- When you don't have insurance, people tend to think they aren't seriously injured and rest might do the trick.
- We didn't know the extent of his injury at the time, if we didn't have travel insurance, maybe we would have fooled ourselves into believing that he just had a really bad bruise?
- We've heard of people being severely injured or sick, but because they don't have insurance, they don't go to the hospital and they end up making things worse.
- If we felt his injury was serious regardless, we would have been out the cost of the float plane and hospital stay.
- We could never have afforded medical evacuation, so we would have been stuck in the Iquitos hospital until the doctors fixed him.
- When we arrived at the hospital, they told us it could be 2 months before Dave could sit up.
At the Hospital
Thank God for Jaime because nobody at the hospital spoke English and we didn't speak Spanish, he was our lifeline interpreter
Note: If we didn't have Jaime's help from IE Travel, our travel insurance company would have sent an interpreter
They immediately hooked Dave up to an IV and gave him some drugs to help with the excruciating pain he had endured over the last 10 hours.
They took him immediately to X-Ray and found nothing at first.
Luckily this hospital had a CAT Scan machine so the next morning they took him in for a closer look. That's when they found the fractures.
The doctor told him that he had fractured 2 vertebrae: His L1 and L2 and that he would have to lay flat on his back for at least 2 weeks and that it would be a 3 months recovery.
He would not be able to fly home anytime soon unless he could lay flat.
Even flying first class would not be an option because he has to be able to sit up for takeoff and landing. Dave couldn't even lift his leg or roll over on his own let alone sit up.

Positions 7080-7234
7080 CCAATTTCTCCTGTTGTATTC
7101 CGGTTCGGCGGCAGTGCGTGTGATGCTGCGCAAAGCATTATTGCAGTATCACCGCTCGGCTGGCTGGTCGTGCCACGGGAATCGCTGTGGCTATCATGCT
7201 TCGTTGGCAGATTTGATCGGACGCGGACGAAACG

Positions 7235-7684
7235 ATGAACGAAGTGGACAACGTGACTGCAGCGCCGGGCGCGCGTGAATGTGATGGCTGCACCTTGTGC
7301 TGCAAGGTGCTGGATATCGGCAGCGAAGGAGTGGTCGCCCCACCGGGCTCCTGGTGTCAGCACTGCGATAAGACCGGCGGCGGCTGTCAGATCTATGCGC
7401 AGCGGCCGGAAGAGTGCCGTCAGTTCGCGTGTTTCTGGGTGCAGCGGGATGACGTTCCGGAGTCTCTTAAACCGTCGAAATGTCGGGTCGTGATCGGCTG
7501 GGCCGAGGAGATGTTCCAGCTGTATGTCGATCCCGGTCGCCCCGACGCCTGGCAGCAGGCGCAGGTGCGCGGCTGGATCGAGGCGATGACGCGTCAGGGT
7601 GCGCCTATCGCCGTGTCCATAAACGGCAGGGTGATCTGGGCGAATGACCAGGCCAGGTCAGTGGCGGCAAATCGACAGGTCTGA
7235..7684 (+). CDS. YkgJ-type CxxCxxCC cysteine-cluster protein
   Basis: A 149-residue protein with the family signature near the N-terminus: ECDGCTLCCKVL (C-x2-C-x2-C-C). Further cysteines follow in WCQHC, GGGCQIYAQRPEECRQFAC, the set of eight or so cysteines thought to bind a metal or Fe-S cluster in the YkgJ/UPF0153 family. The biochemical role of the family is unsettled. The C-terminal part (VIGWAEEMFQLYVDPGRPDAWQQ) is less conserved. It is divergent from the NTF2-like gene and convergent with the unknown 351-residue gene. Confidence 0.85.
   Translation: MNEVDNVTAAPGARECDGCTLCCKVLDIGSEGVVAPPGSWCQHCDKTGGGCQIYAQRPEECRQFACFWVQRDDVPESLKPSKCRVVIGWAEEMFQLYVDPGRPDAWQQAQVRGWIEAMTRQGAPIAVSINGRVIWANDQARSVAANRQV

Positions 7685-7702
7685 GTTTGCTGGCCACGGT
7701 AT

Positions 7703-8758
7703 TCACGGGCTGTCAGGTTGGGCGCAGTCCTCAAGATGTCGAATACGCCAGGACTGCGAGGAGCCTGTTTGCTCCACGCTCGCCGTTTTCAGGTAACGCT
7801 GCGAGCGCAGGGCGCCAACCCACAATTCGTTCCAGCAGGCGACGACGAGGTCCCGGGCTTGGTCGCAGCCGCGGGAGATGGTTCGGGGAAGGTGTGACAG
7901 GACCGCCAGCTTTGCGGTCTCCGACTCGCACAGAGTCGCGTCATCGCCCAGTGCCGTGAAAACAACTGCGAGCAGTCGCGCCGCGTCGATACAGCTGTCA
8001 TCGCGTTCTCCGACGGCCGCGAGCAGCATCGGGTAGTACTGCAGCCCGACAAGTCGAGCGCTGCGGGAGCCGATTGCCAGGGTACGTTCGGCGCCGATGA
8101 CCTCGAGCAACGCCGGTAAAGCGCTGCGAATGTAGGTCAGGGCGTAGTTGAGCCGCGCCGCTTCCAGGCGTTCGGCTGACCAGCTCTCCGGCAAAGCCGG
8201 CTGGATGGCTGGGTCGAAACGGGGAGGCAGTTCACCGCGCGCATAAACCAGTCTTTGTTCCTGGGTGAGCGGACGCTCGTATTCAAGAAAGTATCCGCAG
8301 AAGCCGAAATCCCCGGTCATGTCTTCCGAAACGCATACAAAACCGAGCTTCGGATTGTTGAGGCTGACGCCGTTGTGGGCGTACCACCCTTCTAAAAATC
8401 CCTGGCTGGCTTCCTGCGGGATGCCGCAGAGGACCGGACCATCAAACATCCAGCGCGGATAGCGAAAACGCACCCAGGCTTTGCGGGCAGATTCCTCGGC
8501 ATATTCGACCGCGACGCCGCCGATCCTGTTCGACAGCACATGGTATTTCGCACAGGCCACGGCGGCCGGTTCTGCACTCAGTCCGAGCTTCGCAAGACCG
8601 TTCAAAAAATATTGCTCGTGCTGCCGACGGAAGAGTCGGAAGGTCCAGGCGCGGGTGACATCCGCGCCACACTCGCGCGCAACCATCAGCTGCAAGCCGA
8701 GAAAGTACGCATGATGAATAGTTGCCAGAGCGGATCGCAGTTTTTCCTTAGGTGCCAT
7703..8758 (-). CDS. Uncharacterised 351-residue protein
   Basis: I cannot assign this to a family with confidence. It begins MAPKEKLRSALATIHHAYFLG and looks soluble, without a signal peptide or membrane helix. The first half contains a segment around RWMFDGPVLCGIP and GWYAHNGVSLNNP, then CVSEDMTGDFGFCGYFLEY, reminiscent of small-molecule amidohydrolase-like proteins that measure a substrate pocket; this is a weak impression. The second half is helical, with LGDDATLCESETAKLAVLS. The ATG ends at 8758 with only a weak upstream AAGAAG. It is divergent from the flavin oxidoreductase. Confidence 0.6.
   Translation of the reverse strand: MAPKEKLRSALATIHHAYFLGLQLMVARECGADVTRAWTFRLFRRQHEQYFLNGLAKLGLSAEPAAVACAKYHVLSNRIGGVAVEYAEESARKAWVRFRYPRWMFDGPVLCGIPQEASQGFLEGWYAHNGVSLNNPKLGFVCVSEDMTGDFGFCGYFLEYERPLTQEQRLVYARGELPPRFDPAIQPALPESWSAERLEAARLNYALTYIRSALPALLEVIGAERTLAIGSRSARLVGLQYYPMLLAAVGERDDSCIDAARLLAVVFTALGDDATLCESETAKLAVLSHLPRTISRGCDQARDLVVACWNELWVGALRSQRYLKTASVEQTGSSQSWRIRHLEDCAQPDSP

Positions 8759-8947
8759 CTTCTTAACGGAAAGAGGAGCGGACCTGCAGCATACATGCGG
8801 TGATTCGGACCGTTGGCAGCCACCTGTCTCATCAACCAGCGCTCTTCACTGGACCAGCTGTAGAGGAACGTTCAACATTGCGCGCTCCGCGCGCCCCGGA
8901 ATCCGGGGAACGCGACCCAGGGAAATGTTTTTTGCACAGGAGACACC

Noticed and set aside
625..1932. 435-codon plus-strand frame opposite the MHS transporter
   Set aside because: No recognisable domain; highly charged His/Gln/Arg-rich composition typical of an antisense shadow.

So, we stayed in the hospital in Iquitos for 7 days total.
We were able to leave earlier than expected because we had travel insurance. While doctors regularly examined Dave and nurses pumped him full of painkillers, I was on the phone with our insurance company working on securing an air ambulance home.
Preparing for Air Ambulance Evacuation
It's not as easy as one would think to secure an air ambulance home.
- For one thing, your insurance company has to find one that is available.
- The doctor has to sign off stating that the patient is good to fly.
- And finally, you need to make sure there is a bed in a hospital ready and prepped to take you.
It took us three days to get the doctor to sign the paperwork that Dave was good to fly.
He signed off with the stipulation that Dave must be on a stretcher, strapped down and in a back brace.
Keep all Receipts and Paperwork
Once we had that signature from the doctor saying Dave was fit to fly, the paperwork needed to be done.
Thanks to the help of International Expeditions things went much smoother than they would have otherwise.
The General Manager of Explorama Lodges, Pam Bucur, helped me gather all the paperwork I needed from the hospital.
She speaks fluent Spanish, so I followed her around from cubical to cubical and desk to the office while she gathered all of Dave's test results, prescriptions, and medical fees.
She then took everything back to her office, made copies and emailed everything to American Express so that they could start initiating the transfer.
Even with Insurance Travel Takes Time
Four days had gone by now and Dave seemed to be deteriorating rather than getting better.